HEALTH MATTERS: Sleeping regularly makes learning and studying easier

HEALTH MATTERS with Ryan Hunton

By: Ryan Hunton

What is more hypocritical than staying up late to write a column about the importance of sleep. Well, in my defense, each one of us faces unique problems regarding health. Each one of us has strengths and weaknesses.

One of my weaknesses these days: I do not sleep regularly. Coincidentally, nearly every person with whom I have spoken about this column suggests that this is a problem for them, too.

 In fact, lack of sleep is considered by many to be a major ailment of modern society, and research has shown that lack of sleep on a regular basis is associated with chronic medical conditions such as obesity, diabetes, high blood pressure and mood disorders like depression and anxiety. Given that sleep is fundamental to existence, why do so many of us, intentionally or not, lack it?

Some believe that the issue is mainly due to technological advances, from the smartphone in recent times to the television and the light bulb, which illuminate the night and may disrupt the normal sleep-wake cycle.

Historian A. Roger Ekirch has written extensively about the sleep habits of our ancestors from centuries ago. Based on historical evidence that he gathered, he said that it was common before the invention of the light bulb for people to sleep in two distinct segments of the night, initially going to sleep within two hours of daybreak, rising around midnight for an hour or two to pray, read or have sex, and sleeping again until sunrise. Some believe that this is the evolutionary norm for humans and that our departure from this norm within the last century causes the problems with which many of us are familiar.

Although research explains the importance of sleep for the immune system, the cardiovascular system and the brain (which is actually quite active during sleep), researchers still do not know exactly why we sleep. There are of course several theories, each likely interconnected.

For example, one theory suggests that sleep developed mainly as a means of conserving energy during the night. After all, both body temperature and metabolism naturally decrease during sleep and, if sleep was effective, one feels refreshed and reenergized. Perhaps, another theory suggests, the main reason we sleep is to restore or heal whatever parts of the body need restoration or healing.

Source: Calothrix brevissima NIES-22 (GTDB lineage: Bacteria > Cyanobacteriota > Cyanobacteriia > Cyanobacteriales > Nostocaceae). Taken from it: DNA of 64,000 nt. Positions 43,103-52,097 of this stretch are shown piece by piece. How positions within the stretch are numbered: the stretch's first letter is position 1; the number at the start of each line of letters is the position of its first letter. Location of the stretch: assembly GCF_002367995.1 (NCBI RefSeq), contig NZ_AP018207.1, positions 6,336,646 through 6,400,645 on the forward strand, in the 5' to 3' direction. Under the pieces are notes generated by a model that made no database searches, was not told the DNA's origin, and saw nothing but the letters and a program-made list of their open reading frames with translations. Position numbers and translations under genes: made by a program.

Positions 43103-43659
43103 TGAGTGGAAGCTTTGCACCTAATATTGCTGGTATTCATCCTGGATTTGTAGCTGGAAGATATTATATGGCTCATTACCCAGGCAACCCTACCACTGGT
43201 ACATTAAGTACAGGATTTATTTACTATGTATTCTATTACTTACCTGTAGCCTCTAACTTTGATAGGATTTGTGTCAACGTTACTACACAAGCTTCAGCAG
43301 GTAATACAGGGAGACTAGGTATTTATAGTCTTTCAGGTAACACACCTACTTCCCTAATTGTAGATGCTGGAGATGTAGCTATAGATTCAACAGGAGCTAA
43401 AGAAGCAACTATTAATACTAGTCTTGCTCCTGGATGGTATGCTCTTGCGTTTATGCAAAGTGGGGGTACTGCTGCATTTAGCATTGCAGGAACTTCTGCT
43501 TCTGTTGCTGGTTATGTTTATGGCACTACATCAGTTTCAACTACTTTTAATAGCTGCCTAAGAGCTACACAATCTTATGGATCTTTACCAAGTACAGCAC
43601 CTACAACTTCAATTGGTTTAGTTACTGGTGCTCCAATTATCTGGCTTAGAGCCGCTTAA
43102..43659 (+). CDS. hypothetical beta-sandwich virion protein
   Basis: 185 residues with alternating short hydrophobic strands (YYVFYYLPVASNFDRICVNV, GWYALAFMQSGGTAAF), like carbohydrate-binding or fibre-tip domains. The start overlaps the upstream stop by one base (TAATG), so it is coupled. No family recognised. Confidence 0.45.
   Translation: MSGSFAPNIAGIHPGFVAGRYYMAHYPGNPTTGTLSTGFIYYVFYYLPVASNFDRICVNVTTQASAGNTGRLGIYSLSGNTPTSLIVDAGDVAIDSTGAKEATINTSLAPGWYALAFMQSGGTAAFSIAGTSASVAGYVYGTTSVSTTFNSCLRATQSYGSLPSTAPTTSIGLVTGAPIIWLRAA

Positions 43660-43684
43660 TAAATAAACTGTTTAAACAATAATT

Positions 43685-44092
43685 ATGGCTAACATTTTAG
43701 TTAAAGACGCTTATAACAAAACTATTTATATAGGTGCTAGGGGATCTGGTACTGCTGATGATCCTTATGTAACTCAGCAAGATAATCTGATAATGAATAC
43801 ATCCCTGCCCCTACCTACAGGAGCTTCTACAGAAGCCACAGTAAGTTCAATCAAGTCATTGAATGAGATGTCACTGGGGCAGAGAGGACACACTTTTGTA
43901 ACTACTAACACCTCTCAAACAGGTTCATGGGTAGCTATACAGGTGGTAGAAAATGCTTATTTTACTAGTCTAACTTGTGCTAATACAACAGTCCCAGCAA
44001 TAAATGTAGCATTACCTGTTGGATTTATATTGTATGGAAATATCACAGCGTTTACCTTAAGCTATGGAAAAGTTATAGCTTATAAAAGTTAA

Restorative functions throughout the body like tissue repair and muscle growth have been found to happen mostly during sleep. Or perhaps, finally, brain development and organization is the essential element of sleeping. Studies show that learning, memory and attention are less efficient in a sleep-deprived person.

We all have experienced the effects of a night poorly slept or one not slept at all. We feel groggy, cranky and unable to focus. For students in particular, less sleep could mean less focus in class, decreased motivation or incentive and lower grades.

 It could also mean a decrease in the function of memory. Research suggests that sleep plays a particularly important role in the consolidation of memory, or the process by which a memory becomes stable in the brain and able to be easily recalled. This consolidation appears to happen mostly during sleep through the strengthening of connections between nerve cells in the brain.

If a connection is strengthened, the information at the end of the connection can be accessed more quickly and clearly. Researchers still do not know the exact mechanism by which this ‘strengthening’ happens, yet many believe that particular types of electrical activity in the brain during different stages of sleep are associated with particular types of memories.

Of course, ‘pulling an all-nighter’ seems like a rite of passage inherent to college life. According to a 2007 study at St. Lawrence University in Canton, N.Y., two-thirds of college students report pulling at least one all-nighter during a semester.

There are several reasons that students may intentionally stay up all night: to cram for a big exam, to work on a big paper due the next day, to socialize at a party or to watch a series on Netflix. Of course, many really wish to sleep at the end of the day but find that they cannot. If you find at the end of the day that you want to sleep but can’t, you can make it easier for yourself:

  1. Reduce light at night: Creating a better sleep environment can make your body respond. A sleep environment is a quiet, dark, and cool space. Particularly reducing your exposure to light from handheld devices, a computer, or television can help in the secretion of melatonin late in the day.
  2. Avoid stimulants in the evening: Caffeine is a stimulant that keeps most people awake. It inhibits a chemical called adenosine which, researchers believe, contributes to the feeling of sleepiness. To sleep better, avoid caffeine, nicotine, and alcohol four to six hours before bedtime.
  3. Have a relaxing routine: Establishing a pattern can help to set your body’s internal clock and to make sleeping easier thereafter. When I find that I am struggling to fall asleep, I read, write, or listen to music, usually over a warm cup of tea (caffeine-free).
  4. Try natural sleep aids: Melatonin has received support as a safe and effective alternative to sleeping pills. Personally, I have found valerian root to be helpful. There is some evidence that this herb is effective for sleep disorders. It is commonly found in ‘sleepytime’ teas and can also be taken as a capsule


Harvard Sleep Study 

BBC article on the nature of sleep

Wall Street Journal sleep article